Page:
Patented technology uses inputs from consumer, vehicle, deal and third-party sources to tailor F&I product presentations to individual car buyers.
Phelan shows dashboard featuring new way to sell F&I.
F&I, meet Amazon.
Information-technology provider CDK’s new predictive analytics helps dealership finance and insurance managers sell aftermarket products in a way similar to the e-retail giant systematically figuring out consumers’ tastes and then recommending relevant products for potential purchase.
CDK MenuVantage Platinum features so-called prescriptive selling. The patented technology uses input from consumer, vehicle, deal and third-party sources to tailor F&I product presentations to individual car buyers.
“Instead of the traditional F&I menu of ‘good, better, best’ (in the case of presenting vehicle-service contract offerings), we do what Amazon does,” says Malcolm Thorne, CDK’s chief strategy officer.
“We determine what customers are most likely to buy and then present products accordingly,” he tells WardsAuto.
The crunched data comes from two sources. One is aggregated information on buying patterns of people demographically similar to a dealership customer who has purchased a particular vehicle and now is in the F&I office considering protection plans and the like.
The other source is the past spending behavior of a customer who is in a dealership’s system.
Combined, “you can get a rich profile on who’s buying what,” Thorne says.
The process starts with customers completing a simple ownership survey. This information is merged with information in the dealership-management system, including purchase histories and the external data to identify the F&I products most likely to resonate with each customer.
All products are presented to ensure compliance, but the order in which they are presented changes based on the individual consumer. “The predictiveness varies by customer, brand and model,” Thorne says. “That’s the nature of the science.”
It’s a matter of giving both the dealers and customers what they want, says CDK CEO Brian McDonald.
“The consumers want car buying to be easier and shorter,” he says. “Customers are more attuned to Amazon and the way it recommends products. We’re trying to make F&I less disruptive for the consumer, but at the same time maintain the profitability for the dealer.”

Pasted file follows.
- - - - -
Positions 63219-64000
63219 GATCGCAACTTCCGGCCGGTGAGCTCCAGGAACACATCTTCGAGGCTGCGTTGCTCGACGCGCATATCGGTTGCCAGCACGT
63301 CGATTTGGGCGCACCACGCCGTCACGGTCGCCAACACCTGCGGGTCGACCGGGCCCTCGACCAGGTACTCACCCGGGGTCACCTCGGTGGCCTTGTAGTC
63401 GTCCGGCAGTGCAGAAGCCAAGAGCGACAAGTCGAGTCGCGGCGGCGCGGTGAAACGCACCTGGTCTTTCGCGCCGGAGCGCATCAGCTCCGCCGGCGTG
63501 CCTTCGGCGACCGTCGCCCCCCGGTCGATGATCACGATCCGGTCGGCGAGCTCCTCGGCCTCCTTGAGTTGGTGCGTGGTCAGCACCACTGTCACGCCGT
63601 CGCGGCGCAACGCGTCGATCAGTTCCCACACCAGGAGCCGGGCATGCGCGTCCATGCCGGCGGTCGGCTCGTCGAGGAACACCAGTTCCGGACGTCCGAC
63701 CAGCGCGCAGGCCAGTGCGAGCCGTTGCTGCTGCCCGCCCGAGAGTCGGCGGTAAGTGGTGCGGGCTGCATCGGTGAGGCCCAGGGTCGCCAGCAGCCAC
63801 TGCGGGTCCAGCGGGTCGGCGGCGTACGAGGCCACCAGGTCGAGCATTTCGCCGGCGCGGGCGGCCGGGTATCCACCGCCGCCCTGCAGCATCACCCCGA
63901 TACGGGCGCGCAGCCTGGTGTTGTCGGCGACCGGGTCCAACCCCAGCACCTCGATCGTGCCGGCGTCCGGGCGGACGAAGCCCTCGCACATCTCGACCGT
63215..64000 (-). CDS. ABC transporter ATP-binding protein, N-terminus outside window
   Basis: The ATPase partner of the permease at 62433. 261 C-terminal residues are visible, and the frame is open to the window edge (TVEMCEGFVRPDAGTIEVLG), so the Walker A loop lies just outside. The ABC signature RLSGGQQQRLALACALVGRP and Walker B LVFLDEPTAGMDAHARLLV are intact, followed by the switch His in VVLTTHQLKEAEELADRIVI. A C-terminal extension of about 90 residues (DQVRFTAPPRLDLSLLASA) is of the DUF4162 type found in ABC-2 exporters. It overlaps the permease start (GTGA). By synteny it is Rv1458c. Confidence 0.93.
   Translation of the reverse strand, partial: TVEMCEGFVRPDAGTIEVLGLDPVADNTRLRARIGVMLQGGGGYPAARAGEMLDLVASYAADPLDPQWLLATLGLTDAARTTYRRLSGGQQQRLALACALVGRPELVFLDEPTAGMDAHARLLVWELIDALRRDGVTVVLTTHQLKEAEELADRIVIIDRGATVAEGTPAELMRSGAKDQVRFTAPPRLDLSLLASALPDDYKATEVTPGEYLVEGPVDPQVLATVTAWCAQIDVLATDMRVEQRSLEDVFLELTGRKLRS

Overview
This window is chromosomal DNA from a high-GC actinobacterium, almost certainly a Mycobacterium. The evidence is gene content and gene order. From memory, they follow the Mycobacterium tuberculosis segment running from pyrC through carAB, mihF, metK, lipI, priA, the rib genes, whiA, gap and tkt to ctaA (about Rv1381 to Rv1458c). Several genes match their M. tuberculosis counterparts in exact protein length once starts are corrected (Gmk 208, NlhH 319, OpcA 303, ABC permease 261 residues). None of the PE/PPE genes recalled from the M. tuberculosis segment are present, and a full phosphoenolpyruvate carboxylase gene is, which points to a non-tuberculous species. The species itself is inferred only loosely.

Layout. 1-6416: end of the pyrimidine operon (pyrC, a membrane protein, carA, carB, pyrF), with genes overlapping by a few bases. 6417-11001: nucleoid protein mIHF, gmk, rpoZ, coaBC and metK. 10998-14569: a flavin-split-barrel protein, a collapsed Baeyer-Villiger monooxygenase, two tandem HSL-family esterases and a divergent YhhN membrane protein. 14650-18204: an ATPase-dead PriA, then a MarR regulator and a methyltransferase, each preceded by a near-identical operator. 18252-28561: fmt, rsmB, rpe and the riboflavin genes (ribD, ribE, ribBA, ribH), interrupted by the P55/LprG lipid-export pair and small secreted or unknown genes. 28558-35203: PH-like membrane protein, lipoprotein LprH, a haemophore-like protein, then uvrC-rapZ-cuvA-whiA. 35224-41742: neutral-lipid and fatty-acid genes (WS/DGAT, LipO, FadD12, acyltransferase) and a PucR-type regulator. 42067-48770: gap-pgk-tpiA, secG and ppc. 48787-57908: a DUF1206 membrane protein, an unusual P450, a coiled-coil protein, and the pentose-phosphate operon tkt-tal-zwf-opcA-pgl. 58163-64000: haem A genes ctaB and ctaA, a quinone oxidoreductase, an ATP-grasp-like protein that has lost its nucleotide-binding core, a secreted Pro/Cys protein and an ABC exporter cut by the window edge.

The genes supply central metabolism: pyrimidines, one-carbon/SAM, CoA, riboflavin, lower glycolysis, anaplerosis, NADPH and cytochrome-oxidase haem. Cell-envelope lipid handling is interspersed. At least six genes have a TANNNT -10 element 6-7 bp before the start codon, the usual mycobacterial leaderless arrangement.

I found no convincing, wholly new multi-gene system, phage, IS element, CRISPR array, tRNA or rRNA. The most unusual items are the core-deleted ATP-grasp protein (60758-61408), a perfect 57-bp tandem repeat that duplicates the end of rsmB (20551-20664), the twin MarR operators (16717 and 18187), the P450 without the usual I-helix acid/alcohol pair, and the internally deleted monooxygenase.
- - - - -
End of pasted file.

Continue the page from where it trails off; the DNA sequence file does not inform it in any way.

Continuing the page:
Today’s car buyers expect a shopping experience that’s tailored to their needs and wants, McDonald says.
Thorne draws a parallel with another online giant, Netflix, and the way it recommends movies to subscribers. “I expect Netflix to know me and what I like. Consumers have the same expectation of dealers.”
Car buyers are increasingly comfortable doing much of the front-end buying process digitally. Their willingness to do that often is of greater extent than some dealers believe, says Vince Phelan, CDK’s senior director-marketing.
He points to a CDK survey gauging the readiness of consumers to use technology more to buy vehicles compared with dealers’ perception of that level of readiness.
“There was a huge gap between what the consumers said and what the dealers thought,” Phelan says. “The perception was that it’s a Millennial thing, but the survey indicates people across all age groups are ready to move more online during the car-buying process.”
Millennials like to car shop a certain way and they’re not fond of price negotiations, but it’s a stretch to think they drive modern technology, McDonald says.
“It’s tempting to say they do, but if you go back and look at the statistics on who were the early adopters of smartphones, it was older people.”
Nearly 90% of consumers cite personalization as playing a role in their purchasing decision, CDK says.
“The days of one size fits all in the F&I department are over,” says Justin Sprague, CDK’s vice president-product marketing. “This new solution is going to transform the F&I process.”
CDK developed MenuVantage Platinum with Darwin Automotive.